In a shootout where both teams did things they hadn’t done all season, the East Central University Tigers used something they suddenly excel at to finally beat Northeastern Saturday and capture a surprising Lone Star Conference classic between the league’s last two winless teams.

Charlie Burks, a speedy freshman defensive back from Fossil Ridge, Texas, who had already blocked one field goal in the game, stormed in from the left side of the ECU defense to smother a 36-yard attempt by NSU kicker Jared Homer on the first possession for either club in overtime. Burks’ block — ECU’s fourth in two games — set off a three-player chain reaction capped by junior Ryan Madison’s 52-yard sprint for a special teams touchdown that was the last hurrah in the Tigers’ wild 55-49 victory.

“I just came in from the left side and No. 11 (Damein Henderson, who manned the right side of the NSU kick formation) never touched me,” Burks said of his game-winning play, which came just three snaps after Northeastern had tied the game on the final play of regulation on a 9-yard pass from quarterback Kaelin Woods to wideout Jarrett Byers — Woods’ fifth scoring pass of the game. “I blocked that kick in the first half (a 34-yarder at the end of NSU’s first possession), and I told Coach (Todd) Fugett (an assistant with linebackers and special teams) that I could block another one. I timed it just right.”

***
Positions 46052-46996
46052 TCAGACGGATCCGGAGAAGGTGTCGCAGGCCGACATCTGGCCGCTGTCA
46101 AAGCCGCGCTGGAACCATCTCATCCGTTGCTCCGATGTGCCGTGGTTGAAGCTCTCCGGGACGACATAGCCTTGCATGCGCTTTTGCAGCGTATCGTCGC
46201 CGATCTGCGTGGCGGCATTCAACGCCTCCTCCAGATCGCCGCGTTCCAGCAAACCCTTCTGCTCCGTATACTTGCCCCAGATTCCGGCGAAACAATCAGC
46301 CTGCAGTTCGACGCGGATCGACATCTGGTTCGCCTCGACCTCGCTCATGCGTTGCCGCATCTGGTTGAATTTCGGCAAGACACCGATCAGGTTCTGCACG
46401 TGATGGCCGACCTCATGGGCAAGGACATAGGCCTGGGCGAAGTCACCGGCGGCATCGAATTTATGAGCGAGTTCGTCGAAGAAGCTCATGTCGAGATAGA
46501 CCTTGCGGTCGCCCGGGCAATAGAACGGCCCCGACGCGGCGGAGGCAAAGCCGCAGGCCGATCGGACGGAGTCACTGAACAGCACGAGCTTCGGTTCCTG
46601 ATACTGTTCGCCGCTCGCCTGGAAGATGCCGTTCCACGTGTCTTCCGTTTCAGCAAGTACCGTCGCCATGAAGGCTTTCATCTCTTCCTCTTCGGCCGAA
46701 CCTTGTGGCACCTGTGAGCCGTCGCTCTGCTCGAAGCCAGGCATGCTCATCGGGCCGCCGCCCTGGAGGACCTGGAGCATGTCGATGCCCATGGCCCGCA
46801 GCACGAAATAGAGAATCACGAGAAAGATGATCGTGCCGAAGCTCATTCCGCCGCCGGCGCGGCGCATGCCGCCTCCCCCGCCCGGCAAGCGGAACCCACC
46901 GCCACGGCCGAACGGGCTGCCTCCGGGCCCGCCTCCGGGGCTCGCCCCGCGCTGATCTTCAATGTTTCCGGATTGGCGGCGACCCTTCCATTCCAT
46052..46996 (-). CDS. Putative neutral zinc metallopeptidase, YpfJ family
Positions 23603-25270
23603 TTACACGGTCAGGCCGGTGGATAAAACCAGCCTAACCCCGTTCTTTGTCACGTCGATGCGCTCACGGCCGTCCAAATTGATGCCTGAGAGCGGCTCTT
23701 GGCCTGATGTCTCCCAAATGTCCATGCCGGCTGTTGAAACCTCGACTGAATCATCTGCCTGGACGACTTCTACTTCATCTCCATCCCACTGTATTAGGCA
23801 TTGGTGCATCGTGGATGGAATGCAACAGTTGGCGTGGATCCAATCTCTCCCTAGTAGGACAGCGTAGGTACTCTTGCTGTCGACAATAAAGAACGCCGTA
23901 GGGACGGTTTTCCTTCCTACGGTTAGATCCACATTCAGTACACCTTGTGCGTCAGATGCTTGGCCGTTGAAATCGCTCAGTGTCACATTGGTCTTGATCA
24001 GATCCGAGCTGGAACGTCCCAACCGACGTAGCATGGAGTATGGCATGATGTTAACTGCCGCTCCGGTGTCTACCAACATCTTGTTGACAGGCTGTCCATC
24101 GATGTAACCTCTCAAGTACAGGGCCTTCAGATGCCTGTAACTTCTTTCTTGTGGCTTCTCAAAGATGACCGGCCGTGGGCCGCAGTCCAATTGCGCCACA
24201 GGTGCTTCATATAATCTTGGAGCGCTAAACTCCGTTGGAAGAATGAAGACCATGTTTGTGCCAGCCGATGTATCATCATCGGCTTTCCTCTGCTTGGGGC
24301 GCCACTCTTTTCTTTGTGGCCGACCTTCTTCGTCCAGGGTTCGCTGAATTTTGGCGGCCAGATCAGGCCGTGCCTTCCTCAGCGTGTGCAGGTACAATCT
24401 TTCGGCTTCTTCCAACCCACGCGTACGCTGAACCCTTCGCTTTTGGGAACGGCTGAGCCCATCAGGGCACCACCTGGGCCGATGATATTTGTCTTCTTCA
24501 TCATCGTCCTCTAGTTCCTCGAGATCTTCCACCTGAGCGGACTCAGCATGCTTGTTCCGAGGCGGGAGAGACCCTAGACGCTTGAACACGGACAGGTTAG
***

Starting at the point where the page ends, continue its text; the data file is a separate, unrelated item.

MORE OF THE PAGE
After Burks took Homer’s kick off his chest, Dionte Dean picked up the loose ball cleanly and started upfield. He ran into traffic near midfield and lateraled to Madison, who raced the final 52 yards to snap a six-game Tiger losing streak stretching back to last season and give ECU coach Kurt Nichols his first North Division win since 2006.

“You have to look at this game objectively and rationally,” Nichols said after an emotional speech to his players at midfield. “In the North, we have the most explosive offense, but we’re going to have to not just play defense but play SMART defense. We made some strides defensively today (ECU had 10 tackles for loss and three sacks after managing just 16 and two in each category through four games), but we can’t keep up this offensive pace.”

For ECU (which trailed 14-0 with almost 10 minutes left in the first quarter and led, 42-28, with 14:11 to play), Madison’s touchdown was the culmination of a three and a half-hour rollercoaster ride and of one of the most unlikely offensive explosions in LSC history.

The Tigers came into the LSC North Division opener for both teams ranked 11th in scoring at 14.5 points per game, and Northeastern was even worse, having scored just 30 points through four games. Saturday, though, the two teams combined for 1,076 yards (539 by ECU, 537 by NSU) and 863 passing yards (a school record 426 and two touchdowns by ECU’s Marcus Johnson and 437 from the NSU tandem of Woods and Matt Silcox, with Woods throwing for 425 and five scores depite sitting out the second quarter).